LOS ANGELES — Twice a week, beginning Friday morning, Brandon McDaniel, the Los Angeles Dodgers’ director of player performance, will stream 30-minute workouts through the team’s social media outlets for everyone to partake.
He wants to help fans stay in shape while they’re stuck at home during the coronavirus pandemic. He wants to help them keep a level head.
“Psychologically, fitness is huge right now,” McDaniel said. “To be locked in a house, or wherever you might be, being fit and having the ability to exercise and release some endorphins and get some hormones going is really good for your mental health right now.”
McDaniel’s episodes will air every Monday and Friday at 8 a.m. PT until the 2020 season resumes, appearing on the Dodgers’ YouTube, Facebook and Twitter pages.
McDaniel is connecting similarly with his players, who are spread all over the country with Dodger Stadium essentially closed and the team’s spring training facility idle.
McDaniel and three members of his staff divided the 40-man roster and designed personalized workouts for each player based on his position, age, health and role. Some of the players, such as Clayton Kershaw, have the benefit of in-home gymnasiums. Several others don’t even have access to one.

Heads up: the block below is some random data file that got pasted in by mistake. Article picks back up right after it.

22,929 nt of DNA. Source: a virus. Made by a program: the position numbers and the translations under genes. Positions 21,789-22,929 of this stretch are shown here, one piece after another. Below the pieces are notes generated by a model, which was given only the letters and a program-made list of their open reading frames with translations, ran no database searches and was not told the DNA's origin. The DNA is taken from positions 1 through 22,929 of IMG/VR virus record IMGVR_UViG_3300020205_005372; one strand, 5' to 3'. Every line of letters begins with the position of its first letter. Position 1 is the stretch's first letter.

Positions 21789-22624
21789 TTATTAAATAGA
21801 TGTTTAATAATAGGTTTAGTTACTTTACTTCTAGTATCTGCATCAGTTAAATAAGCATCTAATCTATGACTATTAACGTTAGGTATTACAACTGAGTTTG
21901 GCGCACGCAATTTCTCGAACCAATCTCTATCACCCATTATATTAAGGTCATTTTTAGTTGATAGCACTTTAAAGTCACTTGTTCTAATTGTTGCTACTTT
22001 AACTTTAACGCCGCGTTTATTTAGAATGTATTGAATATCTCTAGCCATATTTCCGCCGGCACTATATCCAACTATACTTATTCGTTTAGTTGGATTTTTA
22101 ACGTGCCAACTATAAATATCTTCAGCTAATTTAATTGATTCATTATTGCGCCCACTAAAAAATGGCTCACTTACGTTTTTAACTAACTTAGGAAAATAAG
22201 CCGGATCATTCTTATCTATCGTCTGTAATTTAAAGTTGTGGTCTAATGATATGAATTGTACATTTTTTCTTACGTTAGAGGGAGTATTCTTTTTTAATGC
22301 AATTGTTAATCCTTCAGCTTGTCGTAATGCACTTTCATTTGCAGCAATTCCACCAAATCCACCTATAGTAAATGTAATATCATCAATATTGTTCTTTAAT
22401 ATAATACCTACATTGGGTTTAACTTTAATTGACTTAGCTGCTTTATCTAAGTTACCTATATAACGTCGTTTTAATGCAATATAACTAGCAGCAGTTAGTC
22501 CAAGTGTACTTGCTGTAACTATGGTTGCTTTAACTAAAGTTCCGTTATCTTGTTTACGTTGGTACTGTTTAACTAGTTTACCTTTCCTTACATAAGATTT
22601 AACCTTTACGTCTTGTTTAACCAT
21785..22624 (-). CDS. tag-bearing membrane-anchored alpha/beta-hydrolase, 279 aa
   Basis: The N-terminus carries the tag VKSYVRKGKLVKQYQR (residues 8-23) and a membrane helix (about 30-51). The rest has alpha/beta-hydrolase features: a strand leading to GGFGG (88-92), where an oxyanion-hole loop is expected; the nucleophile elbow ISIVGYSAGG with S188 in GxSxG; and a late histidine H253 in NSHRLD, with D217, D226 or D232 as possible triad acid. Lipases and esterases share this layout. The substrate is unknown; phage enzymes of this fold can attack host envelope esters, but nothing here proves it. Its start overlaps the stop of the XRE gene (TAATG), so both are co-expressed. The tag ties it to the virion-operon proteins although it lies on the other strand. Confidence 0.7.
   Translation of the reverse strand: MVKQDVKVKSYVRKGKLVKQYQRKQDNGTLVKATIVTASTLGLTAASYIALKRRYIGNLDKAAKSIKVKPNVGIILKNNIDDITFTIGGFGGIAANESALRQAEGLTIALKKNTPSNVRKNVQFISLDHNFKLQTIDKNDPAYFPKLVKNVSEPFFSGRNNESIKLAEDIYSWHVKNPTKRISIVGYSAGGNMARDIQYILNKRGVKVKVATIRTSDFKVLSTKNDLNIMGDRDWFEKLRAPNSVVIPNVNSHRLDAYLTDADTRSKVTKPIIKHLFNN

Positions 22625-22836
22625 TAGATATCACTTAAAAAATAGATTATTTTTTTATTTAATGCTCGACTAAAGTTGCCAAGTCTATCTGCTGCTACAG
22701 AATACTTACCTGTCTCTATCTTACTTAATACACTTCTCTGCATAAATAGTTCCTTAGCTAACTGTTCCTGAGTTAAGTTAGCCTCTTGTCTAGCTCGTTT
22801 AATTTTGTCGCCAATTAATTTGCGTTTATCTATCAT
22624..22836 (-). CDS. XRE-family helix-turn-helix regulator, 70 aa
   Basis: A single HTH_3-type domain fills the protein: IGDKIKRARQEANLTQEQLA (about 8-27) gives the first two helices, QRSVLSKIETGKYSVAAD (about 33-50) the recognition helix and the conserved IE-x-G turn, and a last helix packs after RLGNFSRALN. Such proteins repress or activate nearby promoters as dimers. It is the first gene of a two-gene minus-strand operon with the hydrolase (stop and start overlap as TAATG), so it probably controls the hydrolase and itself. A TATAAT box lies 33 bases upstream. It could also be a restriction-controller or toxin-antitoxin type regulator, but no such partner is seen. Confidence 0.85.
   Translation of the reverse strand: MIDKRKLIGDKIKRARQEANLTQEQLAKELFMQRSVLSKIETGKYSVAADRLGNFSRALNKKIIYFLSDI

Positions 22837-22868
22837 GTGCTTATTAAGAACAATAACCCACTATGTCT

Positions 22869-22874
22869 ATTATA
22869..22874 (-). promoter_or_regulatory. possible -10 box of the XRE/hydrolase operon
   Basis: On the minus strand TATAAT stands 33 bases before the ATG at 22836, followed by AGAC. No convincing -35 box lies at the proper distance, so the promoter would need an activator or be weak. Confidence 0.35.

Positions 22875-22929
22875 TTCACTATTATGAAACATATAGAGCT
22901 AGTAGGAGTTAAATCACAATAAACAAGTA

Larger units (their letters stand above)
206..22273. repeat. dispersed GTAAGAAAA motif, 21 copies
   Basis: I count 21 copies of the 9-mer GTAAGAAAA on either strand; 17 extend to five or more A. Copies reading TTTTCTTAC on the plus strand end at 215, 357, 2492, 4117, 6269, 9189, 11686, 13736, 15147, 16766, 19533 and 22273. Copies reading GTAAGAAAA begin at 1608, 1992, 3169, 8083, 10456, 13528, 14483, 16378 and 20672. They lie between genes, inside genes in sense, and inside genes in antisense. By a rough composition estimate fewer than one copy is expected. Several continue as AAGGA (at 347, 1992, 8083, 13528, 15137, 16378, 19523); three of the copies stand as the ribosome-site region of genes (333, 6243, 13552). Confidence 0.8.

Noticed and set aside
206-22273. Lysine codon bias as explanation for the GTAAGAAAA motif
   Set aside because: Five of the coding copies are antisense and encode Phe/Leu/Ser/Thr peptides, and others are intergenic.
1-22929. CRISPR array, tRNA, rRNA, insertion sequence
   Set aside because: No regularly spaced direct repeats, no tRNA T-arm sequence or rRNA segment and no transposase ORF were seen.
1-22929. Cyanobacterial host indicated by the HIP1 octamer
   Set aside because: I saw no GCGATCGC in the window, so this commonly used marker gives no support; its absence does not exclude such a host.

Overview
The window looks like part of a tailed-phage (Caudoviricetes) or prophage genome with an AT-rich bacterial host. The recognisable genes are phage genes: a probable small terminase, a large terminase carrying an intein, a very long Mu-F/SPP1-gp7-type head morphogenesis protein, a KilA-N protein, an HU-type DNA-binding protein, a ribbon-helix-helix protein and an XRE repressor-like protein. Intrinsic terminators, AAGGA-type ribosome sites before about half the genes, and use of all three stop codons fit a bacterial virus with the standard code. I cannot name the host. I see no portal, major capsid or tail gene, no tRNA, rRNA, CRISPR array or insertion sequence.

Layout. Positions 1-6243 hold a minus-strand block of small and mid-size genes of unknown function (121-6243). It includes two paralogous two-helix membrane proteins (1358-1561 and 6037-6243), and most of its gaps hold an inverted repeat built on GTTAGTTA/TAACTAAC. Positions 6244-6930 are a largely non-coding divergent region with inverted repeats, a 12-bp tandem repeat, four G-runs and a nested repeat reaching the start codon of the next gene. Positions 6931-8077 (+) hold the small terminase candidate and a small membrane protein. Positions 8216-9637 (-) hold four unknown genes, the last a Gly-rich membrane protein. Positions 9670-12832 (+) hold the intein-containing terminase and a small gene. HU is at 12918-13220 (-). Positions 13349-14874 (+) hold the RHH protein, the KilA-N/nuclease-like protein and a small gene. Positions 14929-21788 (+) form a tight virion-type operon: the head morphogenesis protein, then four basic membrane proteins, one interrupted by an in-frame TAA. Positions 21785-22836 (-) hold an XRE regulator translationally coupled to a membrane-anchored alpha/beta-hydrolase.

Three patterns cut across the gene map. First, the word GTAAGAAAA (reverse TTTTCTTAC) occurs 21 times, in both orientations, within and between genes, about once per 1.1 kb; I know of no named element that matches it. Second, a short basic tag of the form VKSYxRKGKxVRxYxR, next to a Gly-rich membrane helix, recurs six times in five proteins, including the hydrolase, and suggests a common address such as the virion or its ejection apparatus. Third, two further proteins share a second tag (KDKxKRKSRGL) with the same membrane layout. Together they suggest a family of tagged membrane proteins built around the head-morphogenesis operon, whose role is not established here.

“The workouts that we’re going to provide for our fan base,” McDaniel said, “are literally the same workouts that we’re giving some of our players.”
Nobody can pinpoint when Major League Baseball will get going again, but McDaniel assumes the second version of spring training will be relatively short. He wants his players to take that into account while approaching these next few weeks, but he also wants them to guard against overworking themselves for a season that might be delayed much longer. He referred to the balance as “hovering.”
“The scar tissue that we spent all of spring training breaking through and building up tolerance to — we don’t wanna lose that, even though we’re gonna lose a ton of the intensity and a ton of the volume that spring training brings with it,” McDaniel said.
Both workouts, for players and for fans, might resemble popular home exercise regiments like P90X. Lots of lunging and jumping and planking will be involved; household items like water jugs or soup cans might be utilized in the absence of traditional dumbbells and trap bars.
McDaniel recently challenged his players to invent unique ways to work out in their own homes.
He’s anxiously awaiting the results.
“I fully intend the guys will have some fun with this and probably will show some household appliances that maybe they aren’t really using, but to get a rise or maybe win a prize, they’ll show us something funny,” McDaniel said.